More than 350 indigenous peoples and ethnic groups have lived in the Amazon for thousands of years, using nature for agriculture, clothing and traditional medicine. Today, the region is home to more than 30 million people. Most live in metropolitan centers, but all continue to depend on the Amazon’s ecosystem services for food, shelter and livelihoods. For indigenous peoples, the Amazon rainforest is important because it is their home and their culture is closely associated with forests, rivers and animals. Destroying the forest means destroying all the remaining indigenous peoples. Some Amazonian tribes have not yet come into contact with outside cultures. Can the Indigenous way of life be destroyed? People have lived happily for thousands of years. Humanity will lose language, art, stories, and knowledge.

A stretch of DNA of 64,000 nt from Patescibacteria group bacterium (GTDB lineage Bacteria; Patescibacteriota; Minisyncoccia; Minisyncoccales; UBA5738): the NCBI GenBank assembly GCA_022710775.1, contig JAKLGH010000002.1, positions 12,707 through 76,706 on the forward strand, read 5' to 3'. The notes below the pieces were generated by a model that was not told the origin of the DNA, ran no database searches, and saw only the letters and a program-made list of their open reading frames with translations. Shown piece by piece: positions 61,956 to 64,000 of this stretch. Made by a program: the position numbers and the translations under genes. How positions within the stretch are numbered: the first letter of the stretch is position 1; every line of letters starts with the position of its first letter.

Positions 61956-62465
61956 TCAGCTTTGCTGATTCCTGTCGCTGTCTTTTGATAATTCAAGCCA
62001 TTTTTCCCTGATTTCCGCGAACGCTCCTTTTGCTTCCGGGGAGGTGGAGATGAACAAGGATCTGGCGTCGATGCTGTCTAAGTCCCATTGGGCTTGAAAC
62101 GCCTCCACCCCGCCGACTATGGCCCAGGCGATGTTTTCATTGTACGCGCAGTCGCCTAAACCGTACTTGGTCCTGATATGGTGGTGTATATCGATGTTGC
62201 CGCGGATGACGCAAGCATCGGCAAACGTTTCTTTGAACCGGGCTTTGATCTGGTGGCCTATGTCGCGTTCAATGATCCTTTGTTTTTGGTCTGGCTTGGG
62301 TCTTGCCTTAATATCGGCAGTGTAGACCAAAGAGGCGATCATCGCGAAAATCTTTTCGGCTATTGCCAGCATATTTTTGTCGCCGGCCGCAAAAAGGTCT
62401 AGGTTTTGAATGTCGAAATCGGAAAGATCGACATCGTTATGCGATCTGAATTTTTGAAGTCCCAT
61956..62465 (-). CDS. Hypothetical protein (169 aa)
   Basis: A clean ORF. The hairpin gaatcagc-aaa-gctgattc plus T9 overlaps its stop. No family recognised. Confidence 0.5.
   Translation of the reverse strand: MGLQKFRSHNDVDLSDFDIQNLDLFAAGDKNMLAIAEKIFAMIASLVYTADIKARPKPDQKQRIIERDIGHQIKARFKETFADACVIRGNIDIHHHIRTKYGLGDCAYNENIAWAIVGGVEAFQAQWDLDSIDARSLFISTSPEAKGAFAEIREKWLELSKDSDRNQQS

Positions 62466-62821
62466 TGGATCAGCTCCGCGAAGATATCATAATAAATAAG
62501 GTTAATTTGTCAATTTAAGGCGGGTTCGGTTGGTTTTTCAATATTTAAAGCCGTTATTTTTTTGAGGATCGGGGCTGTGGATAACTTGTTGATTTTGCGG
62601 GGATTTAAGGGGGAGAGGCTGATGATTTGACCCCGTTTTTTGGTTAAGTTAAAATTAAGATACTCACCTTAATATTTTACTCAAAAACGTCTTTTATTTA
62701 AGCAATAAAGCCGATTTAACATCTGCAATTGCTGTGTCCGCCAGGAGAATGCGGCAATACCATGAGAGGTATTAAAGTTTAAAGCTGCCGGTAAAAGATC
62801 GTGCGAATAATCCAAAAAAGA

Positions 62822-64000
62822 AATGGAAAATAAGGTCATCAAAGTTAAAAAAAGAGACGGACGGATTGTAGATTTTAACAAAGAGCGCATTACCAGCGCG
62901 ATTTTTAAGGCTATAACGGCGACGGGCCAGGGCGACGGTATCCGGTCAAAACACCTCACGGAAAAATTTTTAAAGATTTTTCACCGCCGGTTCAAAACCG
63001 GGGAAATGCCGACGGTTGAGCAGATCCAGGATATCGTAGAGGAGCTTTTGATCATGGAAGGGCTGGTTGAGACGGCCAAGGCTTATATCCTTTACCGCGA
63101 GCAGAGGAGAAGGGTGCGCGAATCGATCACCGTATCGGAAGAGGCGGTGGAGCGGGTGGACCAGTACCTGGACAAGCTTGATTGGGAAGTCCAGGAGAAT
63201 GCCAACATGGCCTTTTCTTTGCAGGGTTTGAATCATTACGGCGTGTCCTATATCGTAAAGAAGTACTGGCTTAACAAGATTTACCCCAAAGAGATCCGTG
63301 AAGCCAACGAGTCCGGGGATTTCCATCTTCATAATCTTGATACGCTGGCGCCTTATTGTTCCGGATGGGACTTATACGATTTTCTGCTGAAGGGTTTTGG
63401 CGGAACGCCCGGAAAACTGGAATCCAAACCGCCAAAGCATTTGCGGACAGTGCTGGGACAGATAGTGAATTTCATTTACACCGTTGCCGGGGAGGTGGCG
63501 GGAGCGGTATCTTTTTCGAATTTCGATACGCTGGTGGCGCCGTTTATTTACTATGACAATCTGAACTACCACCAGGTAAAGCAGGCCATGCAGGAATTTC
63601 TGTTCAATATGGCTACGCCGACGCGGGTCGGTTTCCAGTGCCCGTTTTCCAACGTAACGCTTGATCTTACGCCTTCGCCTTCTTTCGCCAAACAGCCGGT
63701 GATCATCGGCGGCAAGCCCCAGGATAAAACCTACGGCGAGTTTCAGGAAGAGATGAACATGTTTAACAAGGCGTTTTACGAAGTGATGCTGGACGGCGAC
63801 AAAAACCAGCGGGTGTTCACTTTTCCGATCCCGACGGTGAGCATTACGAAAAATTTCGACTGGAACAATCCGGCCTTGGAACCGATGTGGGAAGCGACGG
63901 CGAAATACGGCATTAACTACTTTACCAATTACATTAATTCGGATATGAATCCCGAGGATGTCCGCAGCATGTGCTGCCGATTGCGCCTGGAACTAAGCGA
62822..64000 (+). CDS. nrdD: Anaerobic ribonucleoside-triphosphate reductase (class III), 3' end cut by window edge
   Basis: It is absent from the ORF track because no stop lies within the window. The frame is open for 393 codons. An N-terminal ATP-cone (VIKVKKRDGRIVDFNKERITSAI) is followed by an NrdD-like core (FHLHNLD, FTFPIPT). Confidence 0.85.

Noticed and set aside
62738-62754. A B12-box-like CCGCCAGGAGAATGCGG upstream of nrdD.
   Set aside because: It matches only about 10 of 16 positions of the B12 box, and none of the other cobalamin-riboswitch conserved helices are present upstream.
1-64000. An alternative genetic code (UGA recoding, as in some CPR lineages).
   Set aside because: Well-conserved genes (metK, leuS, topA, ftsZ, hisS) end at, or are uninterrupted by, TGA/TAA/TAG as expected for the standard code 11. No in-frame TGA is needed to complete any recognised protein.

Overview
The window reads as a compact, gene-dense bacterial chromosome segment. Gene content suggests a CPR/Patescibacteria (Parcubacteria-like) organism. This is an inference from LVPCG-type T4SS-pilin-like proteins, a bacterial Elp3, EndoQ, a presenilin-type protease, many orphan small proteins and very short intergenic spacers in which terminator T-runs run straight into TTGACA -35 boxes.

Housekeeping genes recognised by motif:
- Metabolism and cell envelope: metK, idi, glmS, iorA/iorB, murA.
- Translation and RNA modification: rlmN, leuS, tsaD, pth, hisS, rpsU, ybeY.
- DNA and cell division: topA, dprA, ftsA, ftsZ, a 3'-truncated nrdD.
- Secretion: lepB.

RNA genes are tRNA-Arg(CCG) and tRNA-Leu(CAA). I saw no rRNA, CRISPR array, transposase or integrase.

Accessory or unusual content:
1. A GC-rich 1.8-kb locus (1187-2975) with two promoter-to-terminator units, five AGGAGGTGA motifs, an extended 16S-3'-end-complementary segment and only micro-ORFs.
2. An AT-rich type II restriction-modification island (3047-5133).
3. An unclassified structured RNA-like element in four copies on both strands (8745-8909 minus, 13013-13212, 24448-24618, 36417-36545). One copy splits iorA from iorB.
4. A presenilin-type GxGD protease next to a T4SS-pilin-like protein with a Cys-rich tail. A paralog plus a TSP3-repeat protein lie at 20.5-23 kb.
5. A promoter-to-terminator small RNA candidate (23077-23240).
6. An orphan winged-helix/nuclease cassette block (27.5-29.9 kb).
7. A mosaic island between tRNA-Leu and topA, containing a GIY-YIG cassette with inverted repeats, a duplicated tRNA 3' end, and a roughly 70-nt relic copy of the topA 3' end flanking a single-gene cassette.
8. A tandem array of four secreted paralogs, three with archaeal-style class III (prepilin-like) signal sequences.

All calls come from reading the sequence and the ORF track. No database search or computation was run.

Deforestation has created many hazards that affect not only forests, but all corners of the globe. We think of Mother Earth as one whole unit that is constantly working and building and all species have ecological niches in their ecosystems. As the world’s largest rainforest, a major catchment area, and a water recycler that absorbs part of it, Amazon is our responsibility. By protecting, maintaining and using it sustainably, all life on Earth, including humans, thrives. Its uniqueness that amazes the whole world would otherwise be lost forever. Scientists and botanists and experts of all types will discover something new every day when they enter this wonderful green cover and imagine that most of the pills and medicines we use are from Amazon. Try it. It’s a stockpile of herbs, a true gift from God. Visit it, admire its beauty, and join hands to raise awareness to save it for the future world.